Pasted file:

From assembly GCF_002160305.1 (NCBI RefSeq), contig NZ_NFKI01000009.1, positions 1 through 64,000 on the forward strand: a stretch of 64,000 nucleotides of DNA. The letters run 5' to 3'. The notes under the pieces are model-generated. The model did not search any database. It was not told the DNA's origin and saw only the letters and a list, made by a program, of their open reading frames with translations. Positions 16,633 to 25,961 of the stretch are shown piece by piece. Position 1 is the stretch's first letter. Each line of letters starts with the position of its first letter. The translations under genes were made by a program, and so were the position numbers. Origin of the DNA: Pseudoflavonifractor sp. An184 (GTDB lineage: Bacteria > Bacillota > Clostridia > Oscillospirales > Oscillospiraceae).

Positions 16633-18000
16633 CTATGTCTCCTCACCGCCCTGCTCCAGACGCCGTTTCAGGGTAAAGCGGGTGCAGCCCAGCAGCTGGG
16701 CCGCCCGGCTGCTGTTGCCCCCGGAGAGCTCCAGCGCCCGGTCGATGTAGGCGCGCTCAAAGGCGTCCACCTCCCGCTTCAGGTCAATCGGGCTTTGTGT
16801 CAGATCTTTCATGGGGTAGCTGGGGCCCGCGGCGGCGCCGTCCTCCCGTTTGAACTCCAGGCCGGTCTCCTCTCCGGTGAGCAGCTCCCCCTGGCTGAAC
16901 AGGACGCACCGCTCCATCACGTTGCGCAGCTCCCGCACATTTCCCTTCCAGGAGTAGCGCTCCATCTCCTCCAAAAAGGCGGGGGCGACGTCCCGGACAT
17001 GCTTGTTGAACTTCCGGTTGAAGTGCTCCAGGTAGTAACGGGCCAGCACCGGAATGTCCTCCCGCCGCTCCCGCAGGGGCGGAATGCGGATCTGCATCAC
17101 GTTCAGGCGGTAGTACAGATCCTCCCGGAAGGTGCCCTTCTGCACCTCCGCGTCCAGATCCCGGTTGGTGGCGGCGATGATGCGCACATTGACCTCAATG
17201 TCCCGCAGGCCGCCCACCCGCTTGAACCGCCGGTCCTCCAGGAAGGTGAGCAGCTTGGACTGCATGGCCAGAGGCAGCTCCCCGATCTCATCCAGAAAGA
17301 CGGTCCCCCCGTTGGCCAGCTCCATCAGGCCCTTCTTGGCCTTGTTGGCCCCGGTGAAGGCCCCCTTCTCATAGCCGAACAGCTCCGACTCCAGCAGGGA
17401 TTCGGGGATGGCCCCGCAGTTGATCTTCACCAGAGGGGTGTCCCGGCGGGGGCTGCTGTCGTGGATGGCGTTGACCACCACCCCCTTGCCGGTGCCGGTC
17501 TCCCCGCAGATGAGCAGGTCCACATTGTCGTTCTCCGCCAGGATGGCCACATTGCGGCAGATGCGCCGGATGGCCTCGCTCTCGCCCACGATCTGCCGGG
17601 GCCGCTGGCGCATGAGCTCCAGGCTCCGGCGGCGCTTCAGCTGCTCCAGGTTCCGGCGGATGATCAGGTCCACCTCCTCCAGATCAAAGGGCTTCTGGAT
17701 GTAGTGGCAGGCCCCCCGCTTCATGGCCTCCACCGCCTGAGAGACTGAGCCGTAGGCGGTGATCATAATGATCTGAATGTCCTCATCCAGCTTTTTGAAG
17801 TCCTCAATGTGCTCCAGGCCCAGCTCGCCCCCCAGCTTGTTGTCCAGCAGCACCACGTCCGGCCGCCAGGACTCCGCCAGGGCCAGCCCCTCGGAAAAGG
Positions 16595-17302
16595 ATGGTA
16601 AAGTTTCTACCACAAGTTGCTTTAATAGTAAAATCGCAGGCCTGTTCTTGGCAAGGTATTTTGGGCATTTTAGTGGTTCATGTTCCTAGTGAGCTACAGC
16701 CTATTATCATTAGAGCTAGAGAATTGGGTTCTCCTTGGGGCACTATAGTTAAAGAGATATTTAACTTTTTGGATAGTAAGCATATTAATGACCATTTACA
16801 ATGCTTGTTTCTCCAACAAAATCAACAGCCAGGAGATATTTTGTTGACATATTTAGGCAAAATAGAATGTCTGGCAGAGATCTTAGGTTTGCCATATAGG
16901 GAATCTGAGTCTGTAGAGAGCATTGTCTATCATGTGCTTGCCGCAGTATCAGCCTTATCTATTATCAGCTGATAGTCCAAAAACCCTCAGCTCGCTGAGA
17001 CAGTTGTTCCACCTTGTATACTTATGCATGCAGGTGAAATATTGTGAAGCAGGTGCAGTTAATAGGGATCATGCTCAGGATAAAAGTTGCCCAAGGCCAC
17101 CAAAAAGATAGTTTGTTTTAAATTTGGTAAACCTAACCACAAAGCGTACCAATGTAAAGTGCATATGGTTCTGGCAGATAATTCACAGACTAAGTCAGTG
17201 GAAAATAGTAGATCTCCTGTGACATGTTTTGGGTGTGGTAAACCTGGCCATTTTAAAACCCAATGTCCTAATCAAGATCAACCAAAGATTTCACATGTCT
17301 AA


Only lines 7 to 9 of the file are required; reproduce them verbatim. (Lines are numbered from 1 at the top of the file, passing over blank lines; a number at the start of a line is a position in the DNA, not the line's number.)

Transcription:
17001 GCTTGTTGAACTTCCGGTTGAAGTGCTCCAGGTAGTAACGGGCCAGCACCGGAATGTCCTCCCGCCGCTCCCGCAGGGGCGGAATGCGGATCTGCATCAC
17101 GTTCAGGCGGTAGTACAGATCCTCCCGGAAGGTGCCCTTCTGCACCTCCGCGTCCAGATCCCGGTTGGTGGCGGCGATGATGCGCACATTGACCTCAATG
17201 TCCCGCAGGCCGCCCACCCGCTTGAACCGCCGGTCCTCCAGGAAGGTGAGCAGCTTGGACTGCATGGCCAGAGGCAGCTCCCCGATCTCATCCAGAAAGA